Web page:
Today, we discuss TrumpMania: Vince McMahon, WWE, and the Making of America's 45th President by Lavie Margolin. A book which, as the title implies, covers the relationship between President Donald Trump, the McMahon family, and the WWF/E as a whole over the years.
If you are reading this article, you are probably already somewhat aware of the "broad strokes" of the Trump/McMahon family relationship. You know that Linda McMahon is currently serving in the Trump cabinet. You remember the "Battle of the Billionaires" at Wrestlemania 23. So, you may be thinking that Margolin's book has nothing new to say! However, I believe you would be wrong in that assertion, dear reader.
Margolin's role is not simply to regurgitate basic facts about the relationship between Vince McMahon and President Trump, but to examine *why* they became friends, why they stayed friends, and what benefits (personal, fiscal, and political) came about because of their friendship.
Margolin starts at the beginning, covering the two Wrestlemania events that took place in Trump Plaza (Wrestlemanias 4 and 5) in New Jersey. He quotes many former wrestlers and staff who had high praise for how they were treated by the Trump staff. It is while discussing these early Wrestlemanias that Margolin begins to examine the bond of friendship that Vince McMahon and President Trump share and what strengthened that bond over time: loyalty and consistent praise of each other.
While there are many (sometimes conflicting) reports as to what exactly goes on in the Trump White House on any given day, one nearly indisputable truth would be just how much the 45th President values loyalty among his staff. It seems politics and morals can be put aside by Trump as long as you do not betray him and fortunately for the McMahon family and WWE, it appears that Vince McMahon has avoided any such acts of betrayal in his years of friendship with Trump. Margolin also notes how Trump has been portrayed in his WWE appearances has almost definitely strengthened the bond between the two, as even when Vince McMahon's onscreen character was feuding with Trump, the announcers (and even McMahon himself once or twice) would constantly tout Trump's many business successes when he was discussed or appeared on TV himself.
Speaking of Trump's WWE TV appearances, Margolin covers the famous "Battle of the Billionaires" in great detail, including everything from potential choices for the surrogate wrestlers for Trump and McMahon (Hulk Hogan vs Shane McMahon? Can you imagine?) in the wrestling match itself, to quotes from Bobby Lashley (Trump's eventual storyline choice) and Steve Austin (the special referee for the Battle) speaking about how respectful Trump was and how easy it was to work with him (Margolin humorously recalls Trump referring to Lashley as "Lindsay" and "Lizzy" in interviews leading up to the event). It is noted that Trump agreed to take a Stone Cold Stunner against the wishes of many of his aides because Vince McMahon told him it would be an unforgettable moment. The fact that Trump trusted McMahon (and Austin) in this case speaks to the picture that Margolin has painted of the bond of trust and loyalty between Trump and McMahon.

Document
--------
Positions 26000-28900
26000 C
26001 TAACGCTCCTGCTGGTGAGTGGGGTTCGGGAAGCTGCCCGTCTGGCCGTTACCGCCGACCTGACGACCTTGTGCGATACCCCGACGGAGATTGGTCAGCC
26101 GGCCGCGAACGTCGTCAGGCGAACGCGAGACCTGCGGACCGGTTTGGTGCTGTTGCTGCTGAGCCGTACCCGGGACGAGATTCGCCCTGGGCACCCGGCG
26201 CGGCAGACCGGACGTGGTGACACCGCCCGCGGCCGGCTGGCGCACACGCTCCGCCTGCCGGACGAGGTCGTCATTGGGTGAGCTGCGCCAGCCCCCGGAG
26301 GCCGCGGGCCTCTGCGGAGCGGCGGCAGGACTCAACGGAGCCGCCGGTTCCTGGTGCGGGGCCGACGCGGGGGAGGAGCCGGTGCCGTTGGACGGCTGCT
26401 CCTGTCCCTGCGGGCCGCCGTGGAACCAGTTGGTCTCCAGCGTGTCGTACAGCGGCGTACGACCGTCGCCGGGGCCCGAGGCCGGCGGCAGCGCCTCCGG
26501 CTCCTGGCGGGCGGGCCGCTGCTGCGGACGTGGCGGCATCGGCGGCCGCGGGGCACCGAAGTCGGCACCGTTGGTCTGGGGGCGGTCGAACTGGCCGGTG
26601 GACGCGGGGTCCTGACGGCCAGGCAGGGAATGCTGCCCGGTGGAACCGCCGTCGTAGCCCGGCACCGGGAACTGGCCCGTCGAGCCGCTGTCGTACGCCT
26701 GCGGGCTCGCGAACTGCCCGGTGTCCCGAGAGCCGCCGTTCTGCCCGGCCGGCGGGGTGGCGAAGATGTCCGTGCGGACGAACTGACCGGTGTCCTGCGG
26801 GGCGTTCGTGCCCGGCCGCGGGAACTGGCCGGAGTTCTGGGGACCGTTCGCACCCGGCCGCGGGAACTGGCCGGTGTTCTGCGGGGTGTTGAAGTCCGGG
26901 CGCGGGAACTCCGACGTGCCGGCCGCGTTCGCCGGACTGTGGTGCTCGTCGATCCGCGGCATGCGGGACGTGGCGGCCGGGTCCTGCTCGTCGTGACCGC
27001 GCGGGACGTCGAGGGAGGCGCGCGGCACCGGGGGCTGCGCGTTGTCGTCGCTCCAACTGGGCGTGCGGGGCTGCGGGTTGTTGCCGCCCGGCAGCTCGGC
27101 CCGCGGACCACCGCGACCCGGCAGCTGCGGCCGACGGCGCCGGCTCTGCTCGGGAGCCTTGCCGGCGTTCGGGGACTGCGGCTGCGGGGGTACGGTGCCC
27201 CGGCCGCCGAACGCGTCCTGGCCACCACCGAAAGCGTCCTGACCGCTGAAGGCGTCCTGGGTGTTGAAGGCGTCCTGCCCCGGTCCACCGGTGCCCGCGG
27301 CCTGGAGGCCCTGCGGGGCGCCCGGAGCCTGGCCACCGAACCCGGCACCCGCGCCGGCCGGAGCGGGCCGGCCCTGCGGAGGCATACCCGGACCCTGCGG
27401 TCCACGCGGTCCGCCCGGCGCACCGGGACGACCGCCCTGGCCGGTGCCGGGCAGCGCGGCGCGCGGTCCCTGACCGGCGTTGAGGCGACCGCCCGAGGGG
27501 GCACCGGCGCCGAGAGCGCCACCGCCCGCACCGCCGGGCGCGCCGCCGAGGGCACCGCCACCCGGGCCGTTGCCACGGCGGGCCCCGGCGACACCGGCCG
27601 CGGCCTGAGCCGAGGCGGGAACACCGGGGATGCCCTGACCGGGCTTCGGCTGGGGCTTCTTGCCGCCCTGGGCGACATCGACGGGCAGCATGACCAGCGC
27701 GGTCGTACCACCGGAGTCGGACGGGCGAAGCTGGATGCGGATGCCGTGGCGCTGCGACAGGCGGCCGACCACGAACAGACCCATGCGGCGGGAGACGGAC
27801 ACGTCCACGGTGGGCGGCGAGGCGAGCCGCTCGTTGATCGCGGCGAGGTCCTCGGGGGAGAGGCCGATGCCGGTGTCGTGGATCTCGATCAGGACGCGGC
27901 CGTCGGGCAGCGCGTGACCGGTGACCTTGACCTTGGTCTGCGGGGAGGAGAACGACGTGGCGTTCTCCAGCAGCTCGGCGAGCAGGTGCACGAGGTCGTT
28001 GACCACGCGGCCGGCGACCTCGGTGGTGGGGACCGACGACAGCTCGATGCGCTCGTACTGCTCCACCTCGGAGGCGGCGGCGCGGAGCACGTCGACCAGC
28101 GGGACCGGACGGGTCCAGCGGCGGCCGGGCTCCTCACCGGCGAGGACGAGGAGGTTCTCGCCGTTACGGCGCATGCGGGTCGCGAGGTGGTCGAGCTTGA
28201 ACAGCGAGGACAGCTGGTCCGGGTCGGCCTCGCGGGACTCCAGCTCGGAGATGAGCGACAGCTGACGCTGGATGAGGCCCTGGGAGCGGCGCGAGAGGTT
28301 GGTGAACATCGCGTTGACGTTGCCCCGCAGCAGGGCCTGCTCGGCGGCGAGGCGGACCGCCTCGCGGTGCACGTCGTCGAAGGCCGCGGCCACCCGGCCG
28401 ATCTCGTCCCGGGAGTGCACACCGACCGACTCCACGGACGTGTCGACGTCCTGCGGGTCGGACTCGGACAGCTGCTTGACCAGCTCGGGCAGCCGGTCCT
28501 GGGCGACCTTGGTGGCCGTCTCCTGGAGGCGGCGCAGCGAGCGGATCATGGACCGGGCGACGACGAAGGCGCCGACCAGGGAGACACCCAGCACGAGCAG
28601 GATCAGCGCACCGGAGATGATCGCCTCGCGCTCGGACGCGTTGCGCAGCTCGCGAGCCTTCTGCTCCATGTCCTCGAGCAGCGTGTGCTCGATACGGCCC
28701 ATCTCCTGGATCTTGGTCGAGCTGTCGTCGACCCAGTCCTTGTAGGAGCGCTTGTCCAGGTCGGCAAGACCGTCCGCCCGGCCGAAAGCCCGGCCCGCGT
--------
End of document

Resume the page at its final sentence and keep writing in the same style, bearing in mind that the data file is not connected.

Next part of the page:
Margolin also discusses Trump "buying" Monday Night RAW in 2009. The commercial free "Trump RAW" did a 4.53 television rating and the show peaked at 7.8 million viewers, numbers that WWE would most likely kill to be able to reach in this day and age.
As the last stop before the presidential election itself is discussed, Margolin notes that Donald Trump was inducted into the WWE Hall of Fame by Vince McMahon himself in 2013. During the induction speech, McMahon mentions in a somewhat joking manner, the idea of Trump (as well as Vince himself) running for President one day. There is also a humorous story from Zeb Colter who suggests that Trump was "big fan" of Colter and Jack Swagger's "Real Americans" gimmick, which if you are aware of Trump's stance on immigration, is not hard to believe at all.
Finally, Margolin discusses the election itself and its aftermath (including what benefits the McMahon family saw from Trump's win). He notes the way that Trump "outworked" his Republican primary opponents with a persona of a man who was fearless, who couldn't be controlled by the people in charge (not unlike the rebellious, anti-authority characters we have seen on WWE television for years). It is also noted how many news reporters compared the crowds at Trump rallies to the rowdy fans of a pro wrestling event (a somewhat outdated metaphor, as Margolin notes the differences between wrestling crowds of today, versus the ones the reporters and analysts were likely referencing).
In conclusion, TrumpMania tells the story of Trump and the McMahons' relationship. From the start of the relationship in the 1980's, to the "Battle of the Billionaires," to McMahon donating millions of dollars to a pro-Trump PAC in 2016, to Linda McMahon being made Administrator of the Small Business Administration as part of Trump's cabinet, and everything in-between, including many humorous anecdotes and behind-the-scenes stories from Trump's many dealings with the WWF/E.
Margolin paints a picture of two men (McMahon and Trump), who through years of mutually beneficial business dealings and a great deal of both public and private lip service to each other, formed a bond that in some ways, may very well have been a difference maker in the 2016 presidential election.
You can find "TrumpMania" by Lavie Margolin on Amazon at this link: amzn.to/2u0mvgC
Liam Renner is a co-host on the Wrestling Life Podcast! Follow him on Twitter for comedy, commentary and of course, all things pro-wrestling. Follow the podcast at @TWL_Podcast and Liam at @LiamIsBatmanNow.